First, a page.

CHICAGO — Scheduled cuts in Medicaid and Medicare under the new federal health care law may pressure state governments that could be forced to replace some of those dollars, Moody's Investors Service said in a report Thursday.

States that do not opt to expand Medicaid as provided under the new law, as well as large urban safety-net hospitals, are the most likely to feel the pressure from the reductions, analyst said.

The payment reductions are one in a series of challenges hospitals are bracing for as the Affordable Care Act takes effect in 2014. The new law assumed that because the uninsured population would fall, hospitals would need less so-called disproportionate share hospital payments, which are Medicaid and Medicare funding for hospitals that cover large numbers of uninsured patients.

But a 2011 Supreme Court ruling that made Medicaid expansion provision optional means that states that do not plan to expand Medicaid will continue to see large numbers of uninsured patients. The hospitals, however, will still face the scheduled DSH reductions.

"States that opt out of the expansion will have to choose whether to compensate for the shortfalls with their own funds or leave hospitals to absorb the costs which will increase rating pressure on the hospitals," Moody's said in its report, "Reduction of Disproportionate Share Hospital Payments a Looming Challenge for States and Hospitals."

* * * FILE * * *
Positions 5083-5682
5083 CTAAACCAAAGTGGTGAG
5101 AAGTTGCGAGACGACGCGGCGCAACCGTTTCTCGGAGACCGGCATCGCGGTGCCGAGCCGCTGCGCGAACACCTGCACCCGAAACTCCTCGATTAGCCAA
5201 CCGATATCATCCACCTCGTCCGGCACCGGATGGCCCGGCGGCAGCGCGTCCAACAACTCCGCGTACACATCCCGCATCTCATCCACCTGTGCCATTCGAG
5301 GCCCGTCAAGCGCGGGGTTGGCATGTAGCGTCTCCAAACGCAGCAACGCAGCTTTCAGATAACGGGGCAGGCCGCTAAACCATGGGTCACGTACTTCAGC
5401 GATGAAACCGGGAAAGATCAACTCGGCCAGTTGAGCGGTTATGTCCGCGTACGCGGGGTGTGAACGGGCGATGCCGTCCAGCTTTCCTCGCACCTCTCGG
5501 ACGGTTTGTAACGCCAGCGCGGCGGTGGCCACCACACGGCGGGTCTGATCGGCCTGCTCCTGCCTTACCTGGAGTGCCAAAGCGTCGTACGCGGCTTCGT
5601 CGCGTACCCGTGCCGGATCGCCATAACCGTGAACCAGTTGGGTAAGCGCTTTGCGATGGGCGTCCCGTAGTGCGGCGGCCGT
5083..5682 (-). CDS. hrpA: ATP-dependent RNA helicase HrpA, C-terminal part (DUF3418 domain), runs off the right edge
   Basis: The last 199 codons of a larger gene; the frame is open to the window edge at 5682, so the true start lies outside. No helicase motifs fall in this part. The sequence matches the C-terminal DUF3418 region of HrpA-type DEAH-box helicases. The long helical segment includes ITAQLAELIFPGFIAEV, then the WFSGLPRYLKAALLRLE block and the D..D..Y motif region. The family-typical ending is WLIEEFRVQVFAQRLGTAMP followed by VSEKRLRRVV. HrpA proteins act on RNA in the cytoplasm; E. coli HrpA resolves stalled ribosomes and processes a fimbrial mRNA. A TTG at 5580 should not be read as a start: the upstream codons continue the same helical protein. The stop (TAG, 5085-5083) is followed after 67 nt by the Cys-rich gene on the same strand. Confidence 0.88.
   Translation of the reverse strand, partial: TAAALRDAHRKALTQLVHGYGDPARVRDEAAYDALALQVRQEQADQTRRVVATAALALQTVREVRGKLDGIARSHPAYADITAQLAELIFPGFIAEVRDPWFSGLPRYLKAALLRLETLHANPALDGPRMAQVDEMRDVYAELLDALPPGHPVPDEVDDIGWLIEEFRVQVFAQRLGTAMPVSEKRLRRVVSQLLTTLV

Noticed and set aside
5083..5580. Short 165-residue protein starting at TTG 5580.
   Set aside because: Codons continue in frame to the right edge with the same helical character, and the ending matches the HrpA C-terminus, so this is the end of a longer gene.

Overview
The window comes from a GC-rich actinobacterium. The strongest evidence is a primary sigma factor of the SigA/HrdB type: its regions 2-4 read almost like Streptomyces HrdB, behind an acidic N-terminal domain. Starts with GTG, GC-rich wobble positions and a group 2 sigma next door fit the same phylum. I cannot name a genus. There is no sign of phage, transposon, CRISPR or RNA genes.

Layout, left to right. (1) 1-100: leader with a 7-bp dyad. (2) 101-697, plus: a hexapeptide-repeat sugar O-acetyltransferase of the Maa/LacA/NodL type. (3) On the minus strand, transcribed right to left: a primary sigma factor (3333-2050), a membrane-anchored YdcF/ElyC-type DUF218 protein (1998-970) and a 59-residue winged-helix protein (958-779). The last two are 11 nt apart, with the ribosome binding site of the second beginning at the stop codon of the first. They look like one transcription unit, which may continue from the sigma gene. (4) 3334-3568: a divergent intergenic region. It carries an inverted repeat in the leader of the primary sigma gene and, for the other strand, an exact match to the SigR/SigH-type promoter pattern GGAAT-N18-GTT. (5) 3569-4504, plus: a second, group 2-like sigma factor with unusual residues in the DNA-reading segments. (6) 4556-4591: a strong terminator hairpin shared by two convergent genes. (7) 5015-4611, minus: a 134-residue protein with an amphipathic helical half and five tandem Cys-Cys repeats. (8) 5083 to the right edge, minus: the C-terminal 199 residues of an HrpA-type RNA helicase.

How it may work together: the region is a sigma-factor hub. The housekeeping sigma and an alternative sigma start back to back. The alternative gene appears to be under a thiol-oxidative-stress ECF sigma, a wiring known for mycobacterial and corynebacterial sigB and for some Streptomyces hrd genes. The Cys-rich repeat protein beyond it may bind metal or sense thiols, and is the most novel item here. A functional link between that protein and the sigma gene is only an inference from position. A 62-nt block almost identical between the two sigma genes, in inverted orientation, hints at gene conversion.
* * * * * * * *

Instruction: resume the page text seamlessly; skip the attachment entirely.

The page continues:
"States that choose to fund uncompensated care costs themselves could face budgetary strain," analysts said. "Negative rating implications will depend on the magnitude of these additional costs, the extent to which they cause budgetary strain, and how each state chooses to address this challenge."

Medicaid DSH payments will be cut 50% by 2019, with cuts starting Oct. 1, 2013. Medicare DSH payments will be reduced by 75% starting in 2014, but hospitals that still treat large numbers of uninsured patients will be allowed to apply for additional federal funding.

For states that opt to expand Medicaid, the drop in uninsured patients should offset the DSH cuts, Moody's said.

Governors in 14 states have so far recommended against Medicaid expansion, with three additional states leaning against expansion and five undecided, according to Moody's.

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